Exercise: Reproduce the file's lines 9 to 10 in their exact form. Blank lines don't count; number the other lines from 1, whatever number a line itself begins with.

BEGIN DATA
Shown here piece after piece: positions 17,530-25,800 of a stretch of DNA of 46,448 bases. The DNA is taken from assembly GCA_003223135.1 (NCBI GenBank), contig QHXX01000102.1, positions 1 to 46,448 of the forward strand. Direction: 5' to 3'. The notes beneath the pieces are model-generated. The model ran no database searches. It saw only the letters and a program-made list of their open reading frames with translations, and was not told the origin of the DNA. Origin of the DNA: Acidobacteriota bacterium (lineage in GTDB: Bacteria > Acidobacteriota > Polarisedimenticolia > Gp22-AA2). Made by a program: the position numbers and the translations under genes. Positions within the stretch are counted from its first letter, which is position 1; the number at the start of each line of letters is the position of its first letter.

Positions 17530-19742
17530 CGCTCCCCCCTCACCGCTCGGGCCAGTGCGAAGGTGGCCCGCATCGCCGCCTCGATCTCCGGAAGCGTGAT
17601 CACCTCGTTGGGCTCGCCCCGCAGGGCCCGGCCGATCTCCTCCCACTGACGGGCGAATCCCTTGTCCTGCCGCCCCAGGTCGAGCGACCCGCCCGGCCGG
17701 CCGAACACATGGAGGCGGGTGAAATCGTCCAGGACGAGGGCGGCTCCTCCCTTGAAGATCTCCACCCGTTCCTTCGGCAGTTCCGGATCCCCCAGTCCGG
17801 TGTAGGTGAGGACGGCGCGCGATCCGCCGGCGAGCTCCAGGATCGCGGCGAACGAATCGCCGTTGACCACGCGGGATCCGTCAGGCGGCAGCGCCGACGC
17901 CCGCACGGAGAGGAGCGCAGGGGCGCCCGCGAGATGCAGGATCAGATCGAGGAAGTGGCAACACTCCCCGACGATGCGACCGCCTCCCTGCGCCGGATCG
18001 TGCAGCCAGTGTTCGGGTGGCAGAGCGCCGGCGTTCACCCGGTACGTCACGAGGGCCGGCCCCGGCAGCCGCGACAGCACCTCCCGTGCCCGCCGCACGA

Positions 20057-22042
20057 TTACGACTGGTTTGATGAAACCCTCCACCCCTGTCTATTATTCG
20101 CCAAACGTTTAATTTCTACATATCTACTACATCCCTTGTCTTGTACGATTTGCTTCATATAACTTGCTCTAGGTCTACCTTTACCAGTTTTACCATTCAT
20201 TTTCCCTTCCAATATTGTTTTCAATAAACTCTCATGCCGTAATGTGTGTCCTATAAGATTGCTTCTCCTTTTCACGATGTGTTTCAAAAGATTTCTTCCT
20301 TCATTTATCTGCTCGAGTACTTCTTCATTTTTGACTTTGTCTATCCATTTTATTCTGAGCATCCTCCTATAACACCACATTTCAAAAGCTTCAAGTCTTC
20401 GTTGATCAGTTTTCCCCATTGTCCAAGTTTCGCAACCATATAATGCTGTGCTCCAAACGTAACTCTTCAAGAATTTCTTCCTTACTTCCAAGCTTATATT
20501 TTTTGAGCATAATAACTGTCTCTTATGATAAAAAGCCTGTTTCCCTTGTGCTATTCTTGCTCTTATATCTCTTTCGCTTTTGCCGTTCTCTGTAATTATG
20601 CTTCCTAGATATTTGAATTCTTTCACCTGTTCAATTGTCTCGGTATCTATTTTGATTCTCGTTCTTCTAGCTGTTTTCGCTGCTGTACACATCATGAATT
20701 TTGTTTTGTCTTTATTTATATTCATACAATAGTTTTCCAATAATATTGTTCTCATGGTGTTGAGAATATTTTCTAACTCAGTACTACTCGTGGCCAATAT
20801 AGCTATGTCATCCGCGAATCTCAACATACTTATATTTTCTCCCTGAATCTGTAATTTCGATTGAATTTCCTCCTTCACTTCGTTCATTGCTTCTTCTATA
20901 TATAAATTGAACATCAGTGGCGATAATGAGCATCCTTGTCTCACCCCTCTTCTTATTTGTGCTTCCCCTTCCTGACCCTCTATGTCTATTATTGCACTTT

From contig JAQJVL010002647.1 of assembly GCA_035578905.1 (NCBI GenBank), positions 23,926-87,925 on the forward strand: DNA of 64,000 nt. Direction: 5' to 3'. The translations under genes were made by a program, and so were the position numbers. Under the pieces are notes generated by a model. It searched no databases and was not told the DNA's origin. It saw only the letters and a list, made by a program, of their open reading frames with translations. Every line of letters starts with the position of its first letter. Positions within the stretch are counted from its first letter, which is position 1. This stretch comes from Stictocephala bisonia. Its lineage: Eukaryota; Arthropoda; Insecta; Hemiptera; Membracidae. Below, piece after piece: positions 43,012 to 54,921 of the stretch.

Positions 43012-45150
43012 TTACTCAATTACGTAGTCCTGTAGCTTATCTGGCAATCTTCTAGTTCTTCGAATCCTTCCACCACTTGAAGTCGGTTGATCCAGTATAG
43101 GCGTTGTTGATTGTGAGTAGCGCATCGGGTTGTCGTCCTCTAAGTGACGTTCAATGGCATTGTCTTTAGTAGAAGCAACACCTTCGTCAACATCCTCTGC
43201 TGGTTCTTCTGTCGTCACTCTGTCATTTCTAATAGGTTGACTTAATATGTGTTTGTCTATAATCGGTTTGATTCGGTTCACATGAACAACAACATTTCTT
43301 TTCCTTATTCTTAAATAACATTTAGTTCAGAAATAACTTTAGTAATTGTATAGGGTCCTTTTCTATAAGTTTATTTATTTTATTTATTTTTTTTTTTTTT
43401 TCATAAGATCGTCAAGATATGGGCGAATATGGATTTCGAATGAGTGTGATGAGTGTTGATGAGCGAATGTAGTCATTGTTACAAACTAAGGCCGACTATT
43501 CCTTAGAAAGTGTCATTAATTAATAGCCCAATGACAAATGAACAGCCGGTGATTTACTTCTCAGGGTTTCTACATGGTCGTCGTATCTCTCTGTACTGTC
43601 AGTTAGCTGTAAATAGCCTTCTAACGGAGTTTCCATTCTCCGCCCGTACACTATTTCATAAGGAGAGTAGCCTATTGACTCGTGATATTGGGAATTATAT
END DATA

Positions 20057-22042
20057 TTACGACTGGTTTGATGAAACCCTCCACCCCTGTCTATTATTCG